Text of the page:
Although I have not ridden thew SFA superman (have ridden the SFDL one), I think your opinion is dead on. The SFNE version is just non-stop madness while the others just kinda meander out and back with a few nice spots of air. Add the foliage, tunnels, and the river and it's a near perfect ride in a perfect setting (except it's under SF management ;))
As for HH at SFNE as opposed to PI at SFA I believe it once again has more to do with just what the current owners/management had to work with when Riverside was re-branded,SFNE's waterpark definitely looked a whole lot better(from what I've seen in pics of course) to begin with before the renovation than SFA's waterpark ever has.
I'm suprised that more than half of SFA's waterslides at PI havn't been condemned yet for possible structural wear & tear,most if not all of those slides are well over 20 years old & havn't been changed since they were installed.
Everything said about Superman is dead-on. The ride is fantastic and claims my number one steel spot. Batman is my favorite B&M to date. The ride is great great, element and element and the Zero-G roll just hits the spot for me. That definately put it over the top.
Woodies are fantastic. I enjoyed them both to full extent. I was greatly surprised by both of them. Thunderbolt was airtime filled when I went and as was Cyclone.
I think theming and landscape at the park is just gorgous. My favorite Six Flags park with ease. Having been to SFA, its easy to see that SFA has gotten the shaft indeed, can we say screwed.
You mentioned you were going to Lake Compounce, which contains my all time favorite coaster Boulderdash. I'm looking forward to reading your trip report on that one. I'm either going to attend Cedar Point (based on TTD's performance lately, probably a no) or SFNE/Compounce in late July/early August. Haven't decided yet.
As for getting through NYC, one "alternate route" is to cut through Staten Island over to Brooklyn and take a ride on the Cyclone.
And I agree with your opinion on Cyclone. One second is great, and the next leaves you wondering. Thunderbolt is great, though. That thing will surprise you! *** Edited 7/18/2004 12:21:05 AM UTC by PT300***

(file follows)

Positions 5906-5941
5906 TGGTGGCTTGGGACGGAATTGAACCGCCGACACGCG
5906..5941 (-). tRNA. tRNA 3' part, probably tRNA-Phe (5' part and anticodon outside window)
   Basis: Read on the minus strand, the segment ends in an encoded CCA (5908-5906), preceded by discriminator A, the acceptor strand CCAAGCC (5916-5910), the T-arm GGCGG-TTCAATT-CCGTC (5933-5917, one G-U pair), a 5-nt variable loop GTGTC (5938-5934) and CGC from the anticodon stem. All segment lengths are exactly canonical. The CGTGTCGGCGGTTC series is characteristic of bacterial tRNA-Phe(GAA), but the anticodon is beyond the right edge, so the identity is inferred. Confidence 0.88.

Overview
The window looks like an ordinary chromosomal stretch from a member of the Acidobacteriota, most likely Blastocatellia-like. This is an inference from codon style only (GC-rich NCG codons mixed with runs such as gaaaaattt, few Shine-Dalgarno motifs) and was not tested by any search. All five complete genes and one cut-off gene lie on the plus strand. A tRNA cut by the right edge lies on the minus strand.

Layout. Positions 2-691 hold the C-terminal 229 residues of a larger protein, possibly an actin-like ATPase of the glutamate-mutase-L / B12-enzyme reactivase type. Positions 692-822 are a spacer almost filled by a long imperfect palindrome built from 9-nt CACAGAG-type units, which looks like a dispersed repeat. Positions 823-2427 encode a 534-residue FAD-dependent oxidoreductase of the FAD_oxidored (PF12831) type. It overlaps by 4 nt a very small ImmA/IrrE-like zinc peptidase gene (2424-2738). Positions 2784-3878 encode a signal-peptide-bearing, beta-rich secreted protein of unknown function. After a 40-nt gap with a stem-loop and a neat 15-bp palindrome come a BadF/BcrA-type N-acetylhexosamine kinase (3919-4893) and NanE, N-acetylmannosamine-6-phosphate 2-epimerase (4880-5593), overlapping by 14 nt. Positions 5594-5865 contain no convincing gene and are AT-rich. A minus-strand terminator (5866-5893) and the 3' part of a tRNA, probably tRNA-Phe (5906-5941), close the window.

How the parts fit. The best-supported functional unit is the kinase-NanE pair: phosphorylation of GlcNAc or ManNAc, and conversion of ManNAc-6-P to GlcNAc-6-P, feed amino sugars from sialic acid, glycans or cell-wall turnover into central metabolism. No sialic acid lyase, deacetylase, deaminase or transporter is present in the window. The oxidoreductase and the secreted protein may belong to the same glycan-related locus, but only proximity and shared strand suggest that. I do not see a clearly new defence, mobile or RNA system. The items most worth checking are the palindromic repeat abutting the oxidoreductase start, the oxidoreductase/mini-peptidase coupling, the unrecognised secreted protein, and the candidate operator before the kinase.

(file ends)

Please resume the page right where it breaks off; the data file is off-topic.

"Would you like to buy a photo of you boys enjoying the Line Ride?"
Hobbes: "What's the point of attaching a number to everything you do?"
Calvin: "If your numbers go up, it means you're having more fun."
If you wanted a cheaper bridge crossing toll, try to cross further up the river. I think the Tappen-Zee is the last 'expensive bridge.' After that, they cost $1.00, up to south of Albany, where they become free.
If you want a nice, scenic drive, with a some nice stops, and avoid most traffic all together, take The Palisades Parkway all the way to it's end at Bear Mountain. From that exhange you could hit West Point (very, very nice in the fall) Bear Mountain State Park (also, very nice in the fall). From that exchange, go across the Bear Mountain Bridge, and follow 9D North to I-84. (You gotta go through Beacon though, and 9D going into Beacon is horrible, very bumpy) Then follow I-84 east where it hooks into I-91 (or whatever road leads to SFNE)
PS: If your the artsy type (art museums and the like) you could check out DIA:Beacon. (ALthough, most of the locals, including me, 'don't get it' as it's mostly modern art.
I love sharing local info. :)
*** Edited 7/18/2004 3:51:43 AM UTC by RCT_MASTER***
*** Edited 7/18/2004 7:30:58 AM UTC by go with gravity***
[ I am puzzled as to why you think the middle seats are the best. I would say it is a tossup between front and back, front for the view and back for the air.]
I am the "Matt" who went on this trip with Intamin Fan, and on practically every other coaster I would agree with what you just said, although I am still partial to the view and "breeze" in the front. We both hit the brakes, riding in the middle of the train and were both quite perplexed that the ride was actually better there "airtime/intensity-wise. On our Superman (SFA), the middle seat gives you some incredible floating airtime, but the New England middle seat just seemed to be the one with an equilibrium of 'pop' and 'pullover' airtime. In the middle, it just never felt like the train was trying to catch up with you, or you trying to catch up with it. Just all out relentless.
But like you, I also was puzzled as to how the middle seats were better. I don't know how exactly, they just were. I now know why this is considered the #1 steel coaster. Unbelievable ride all over!
Hobbes: "What's the point of attaching a number to everything you do?"
Calvin: "If your numbers go up, it means you're having more fun."